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Comment Re:load of wank (Score 2, Interesting) 211

Actually, Ksplice provides live patches. The ones Uptrack distributes are all to the kernel, and obviously not restarting the system requires not restarting the kernel.

The Ksplice technology itself is free software, and can be ported to userspace (but that hasn't been implemented yet by the Ksplice people). But if your network service is an NFS server or something, or you're fixing a security bug in the kernel, then Ksplice can apply it to a running system without affecting existing sessions / connections.

Comment Re:Difference between Linux and Windows (Score 2, Informative) 211

Well, let's look at the issues raised in the article.

Windows actually can replace a DLL that is in use by renaming the original then copying the new file into place. However, the Windows world prefers not to do this.

Ksplice updates the running code of your kernel (by waiting until no thread is using the function to be patched, then calling the kernel's stop_machine_run function -- the same thing it uses when loading a new module -- while it edits the object code); it doesn't touch your /vmlinuz file on disk. If you want the patches next time you reboot, either recompile /vmlinuz, or have an initscript (like Uptrack's) apply the patches at boot.

Even if you're updating just a single DLL with no dependencies, there are still potential problems since the DLL has to interoperate with previous versions of itself.

One reason Ksplice wins here is that it updates the kernel, which is a single thing, but more fundamentally it avoids this problem by atomically patching every piece of affected code at once. You could actually port the Ksplice technology to userspace, provided you do some userspace equivalent of stop_machine is and patch every process at the same time.

Even if you haven't changed the structure itself, you may have changed the meaning of some fields in the structure. If the structure has an enumeration and the new version adds a new value to that enumeration, that's still an incompatibility between the old and new.

Again, Ksplice has the advantage of updating everything atomically. But there is explicit support for having a hook to be called at patch time, that either updates all existing structures, or does something fancy to mark structures that have been updated, so you know that any unmarked structure needs to be updated before being used.

The Ksplice paper (PDF) outlines about how you'd go about writing a data structure transformer to address this (as well as talks about how to solve a host of other problems). See also the CVE evaluation, which links to some examples.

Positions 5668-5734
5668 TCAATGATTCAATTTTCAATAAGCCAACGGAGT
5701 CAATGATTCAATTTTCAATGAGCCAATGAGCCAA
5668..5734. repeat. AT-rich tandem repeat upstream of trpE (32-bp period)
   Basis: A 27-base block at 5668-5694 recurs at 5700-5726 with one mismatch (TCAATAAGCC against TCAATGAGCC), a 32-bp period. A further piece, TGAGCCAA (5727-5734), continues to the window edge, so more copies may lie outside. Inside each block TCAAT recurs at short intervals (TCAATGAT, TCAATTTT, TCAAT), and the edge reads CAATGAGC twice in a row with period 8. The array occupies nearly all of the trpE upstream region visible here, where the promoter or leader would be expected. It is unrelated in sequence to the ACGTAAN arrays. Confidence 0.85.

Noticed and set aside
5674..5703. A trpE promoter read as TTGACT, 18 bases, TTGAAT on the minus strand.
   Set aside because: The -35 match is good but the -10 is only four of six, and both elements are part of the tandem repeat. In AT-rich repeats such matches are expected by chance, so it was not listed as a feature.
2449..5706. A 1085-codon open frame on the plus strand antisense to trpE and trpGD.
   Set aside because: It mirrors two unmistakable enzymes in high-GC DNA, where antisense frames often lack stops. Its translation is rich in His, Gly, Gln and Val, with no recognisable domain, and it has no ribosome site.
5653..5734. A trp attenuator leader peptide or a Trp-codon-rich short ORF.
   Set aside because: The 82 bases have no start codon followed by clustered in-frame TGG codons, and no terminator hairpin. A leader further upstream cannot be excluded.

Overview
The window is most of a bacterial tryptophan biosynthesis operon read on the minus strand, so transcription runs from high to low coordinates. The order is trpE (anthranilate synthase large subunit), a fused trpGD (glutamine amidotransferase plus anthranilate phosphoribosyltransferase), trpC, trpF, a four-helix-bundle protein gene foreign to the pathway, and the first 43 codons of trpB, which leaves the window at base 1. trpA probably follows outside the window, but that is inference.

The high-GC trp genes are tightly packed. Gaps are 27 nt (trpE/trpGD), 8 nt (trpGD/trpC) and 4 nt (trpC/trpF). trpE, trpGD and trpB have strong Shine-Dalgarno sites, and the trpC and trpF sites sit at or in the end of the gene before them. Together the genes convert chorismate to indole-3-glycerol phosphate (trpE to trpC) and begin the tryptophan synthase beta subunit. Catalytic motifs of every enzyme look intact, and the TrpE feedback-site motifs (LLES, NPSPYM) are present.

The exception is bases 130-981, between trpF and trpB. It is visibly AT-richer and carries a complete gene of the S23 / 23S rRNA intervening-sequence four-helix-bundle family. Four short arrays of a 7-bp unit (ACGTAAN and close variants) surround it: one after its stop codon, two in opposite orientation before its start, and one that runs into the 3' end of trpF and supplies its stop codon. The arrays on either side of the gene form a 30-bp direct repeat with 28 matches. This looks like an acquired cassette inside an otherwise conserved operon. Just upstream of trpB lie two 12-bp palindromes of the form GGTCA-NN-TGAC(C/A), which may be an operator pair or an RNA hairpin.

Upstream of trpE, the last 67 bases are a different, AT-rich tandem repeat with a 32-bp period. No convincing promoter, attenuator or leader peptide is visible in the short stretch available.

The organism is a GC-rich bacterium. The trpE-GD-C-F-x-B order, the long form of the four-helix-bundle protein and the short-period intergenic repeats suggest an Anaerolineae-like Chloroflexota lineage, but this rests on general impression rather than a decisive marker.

So it's not that Windows has to restart after replacing a file that is in use. It's just that it would rather not deal with the complexity that results if it doesn't. Engineering is a set of trade-offs.

which is why this engineering problem is not something Linus Torvalds personally does, but a separate company, Ksplice Inc., is working on full-time. :-)

Security

Ksplice Offers Rebootless Updates For Ubuntu Systems 211

sdasher writes "Ksplice has started offering Ksplice Uptrack for Ubuntu Jaunty, a free service that delivers rebootless versions of all the latest Ubuntu kernel security updates. It's currently available for both the 32 and 64-bit generic kernel, and they plan to add support for the virtual and server kernels by the end of the month, according to their FAQ. This makes Ubuntu the first OS that doesn't need to be rebooted for security updates. (We covered Ksplice's underlying technology when it was first announced a year ago.)"
Security

Submission + - Ubuntu Ksplice rebootless updates now available (ksplice.com)

sdasher writes: Ksplice has started offering Ksplice Uptrack for Ubuntu Jaunty, a free service that delivers rebootless versions of all the latest Ubuntu kernel security updates. It's currently available for both the 32 and 64-bit generic kernel, and they plan to add support for the virtual and server kernels by the end of the month, according to their FAQ. This makes Ubuntu the first OS that doesn't need to be rebooted for security updates. (We covered Ksplice's underlying technology when it was first announced a year ago.)

Comment Re:Nice (Score 1) 342

The result is that it's a bitch for proprietary guys to write binary only drivers for linux.

Not true. Think about the technical means by which this is achieved: there is no stable driver API, and you're encouraged to get your code into mainline. This means two things: